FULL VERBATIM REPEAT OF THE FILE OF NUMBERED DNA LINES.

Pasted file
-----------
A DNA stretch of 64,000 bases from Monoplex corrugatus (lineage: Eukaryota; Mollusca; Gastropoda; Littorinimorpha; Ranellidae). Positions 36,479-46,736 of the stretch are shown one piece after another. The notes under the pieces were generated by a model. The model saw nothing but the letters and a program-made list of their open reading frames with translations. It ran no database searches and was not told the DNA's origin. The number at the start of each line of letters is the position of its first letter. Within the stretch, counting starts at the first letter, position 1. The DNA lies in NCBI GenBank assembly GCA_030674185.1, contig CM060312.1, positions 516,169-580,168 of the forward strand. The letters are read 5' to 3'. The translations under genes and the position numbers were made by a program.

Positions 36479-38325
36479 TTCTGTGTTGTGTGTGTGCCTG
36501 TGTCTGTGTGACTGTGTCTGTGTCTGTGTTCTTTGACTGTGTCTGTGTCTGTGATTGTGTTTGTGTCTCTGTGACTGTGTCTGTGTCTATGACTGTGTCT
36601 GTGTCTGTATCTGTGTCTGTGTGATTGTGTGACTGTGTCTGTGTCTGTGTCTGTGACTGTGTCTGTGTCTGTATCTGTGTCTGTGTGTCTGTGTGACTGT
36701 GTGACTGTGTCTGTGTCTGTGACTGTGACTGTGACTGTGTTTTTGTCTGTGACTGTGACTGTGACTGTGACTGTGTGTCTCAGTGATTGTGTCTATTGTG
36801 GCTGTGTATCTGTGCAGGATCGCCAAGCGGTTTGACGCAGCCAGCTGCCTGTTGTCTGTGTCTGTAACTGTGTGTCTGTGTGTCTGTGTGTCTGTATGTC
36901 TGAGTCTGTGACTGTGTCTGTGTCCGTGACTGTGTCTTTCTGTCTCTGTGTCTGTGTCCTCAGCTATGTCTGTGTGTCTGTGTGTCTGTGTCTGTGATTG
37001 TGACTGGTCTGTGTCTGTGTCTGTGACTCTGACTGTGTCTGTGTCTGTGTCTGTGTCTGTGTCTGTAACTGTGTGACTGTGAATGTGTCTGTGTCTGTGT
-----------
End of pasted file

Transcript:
A DNA stretch of 64,000 bases from Monoplex corrugatus (lineage: Eukaryota; Mollusca; Gastropoda; Littorinimorpha; Ranellidae). Positions 36,479-46,736 of the stretch are shown one piece after another. The notes under the pieces were generated by a model. The model saw nothing but the letters and a program-made list of their open reading frames with translations. It ran no database searches and was not told the DNA's origin. The number at the start of each line of letters is the position of its first letter. Within the stretch, counting starts at the first letter, position 1. The DNA lies in NCBI GenBank assembly GCA_030674185.1, contig CM060312.1, positions 516,169-580,168 of the forward strand. The letters are read 5' to 3'. The translations under genes and the position numbers were made by a program.

Positions 36479-38325
36479 TTCTGTGTTGTGTGTGTGCCTG
36501 TGTCTGTGTGACTGTGTCTGTGTCTGTGTTCTTTGACTGTGTCTGTGTCTGTGATTGTGTTTGTGTCTCTGTGACTGTGTCTGTGTCTATGACTGTGTCT
36601 GTGTCTGTATCTGTGTCTGTGTGATTGTGTGACTGTGTCTGTGTCTGTGTCTGTGACTGTGTCTGTGTCTGTATCTGTGTCTGTGTGTCTGTGTGACTGT
36701 GTGACTGTGTCTGTGTCTGTGACTGTGACTGTGACTGTGTTTTTGTCTGTGACTGTGACTGTGACTGTGACTGTGTGTCTCAGTGATTGTGTCTATTGTG
36801 GCTGTGTATCTGTGCAGGATCGCCAAGCGGTTTGACGCAGCCAGCTGCCTGTTGTCTGTGTCTGTAACTGTGTGTCTGTGTGTCTGTGTGTCTGTATGTC
36901 TGAGTCTGTGACTGTGTCTGTGTCCGTGACTGTGTCTTTCTGTCTCTGTGTCTGTGTCCTCAGCTATGTCTGTGTGTCTGTGTGTCTGTGTCTGTGATTG
37001 TGACTGGTCTGTGTCTGTGTCTGTGACTCTGACTGTGTCTGTGTCTGTGTCTGTGTCTGTGTCTGTAACTGTGTGACTGTGAATGTGTCTGTGTCTGTGT